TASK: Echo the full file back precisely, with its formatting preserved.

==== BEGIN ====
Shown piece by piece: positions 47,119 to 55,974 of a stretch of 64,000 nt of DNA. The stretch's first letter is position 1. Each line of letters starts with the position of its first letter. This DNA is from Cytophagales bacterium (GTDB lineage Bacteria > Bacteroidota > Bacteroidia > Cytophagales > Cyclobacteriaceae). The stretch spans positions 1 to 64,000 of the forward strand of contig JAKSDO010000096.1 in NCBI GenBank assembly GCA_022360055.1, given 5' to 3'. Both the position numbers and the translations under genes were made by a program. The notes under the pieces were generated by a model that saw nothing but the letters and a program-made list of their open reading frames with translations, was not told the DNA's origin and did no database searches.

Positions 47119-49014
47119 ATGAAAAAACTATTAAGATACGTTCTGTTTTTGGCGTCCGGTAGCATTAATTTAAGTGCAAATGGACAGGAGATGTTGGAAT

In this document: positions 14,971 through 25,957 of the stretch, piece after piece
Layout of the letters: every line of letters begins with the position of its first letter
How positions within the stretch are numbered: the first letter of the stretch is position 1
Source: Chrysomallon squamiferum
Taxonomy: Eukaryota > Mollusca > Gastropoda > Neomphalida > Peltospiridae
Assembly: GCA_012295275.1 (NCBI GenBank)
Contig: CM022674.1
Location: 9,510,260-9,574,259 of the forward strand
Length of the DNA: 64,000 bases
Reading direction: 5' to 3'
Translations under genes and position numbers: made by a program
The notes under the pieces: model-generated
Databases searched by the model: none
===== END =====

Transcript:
Shown piece by piece: positions 47,119 to 55,974 of a stretch of 64,000 nt of DNA. The stretch's first letter is position 1. Each line of letters starts with the position of its first letter. This DNA is from Cytophagales bacterium (GTDB lineage Bacteria > Bacteroidota > Bacteroidia > Cytophagales > Cyclobacteriaceae). The stretch spans positions 1 to 64,000 of the forward strand of contig JAKSDO010000096.1 in NCBI GenBank assembly GCA_022360055.1, given 5' to 3'. Both the position numbers and the translations under genes were made by a program. The notes under the pieces were generated by a model that saw nothing but the letters and a program-made list of their open reading frames with translations, was not told the DNA's origin and did no database searches.

Positions 47119-49014
47119 ATGAAAAAACTATTAAGATACGTTCTGTTTTTGGCGTCCGGTAGCATTAATTTAAGTGCAAATGGACAGGAGATGTTGGAAT

In this document: positions 14,971 through 25,957 of the stretch, piece after piece
Layout of the letters: every line of letters begins with the position of its first letter
How positions within the stretch are numbered: the first letter of the stretch is position 1
Source: Chrysomallon squamiferum
Taxonomy: Eukaryota > Mollusca > Gastropoda > Neomphalida > Peltospiridae
Assembly: GCA_012295275.1 (NCBI GenBank)
Contig: CM022674.1
Location: 9,510,260-9,574,259 of the forward strand
Length of the DNA: 64,000 bases
Reading direction: 5' to 3'
Translations under genes and position numbers: made by a program
The notes under the pieces: model-generated
Databases searched by the model: none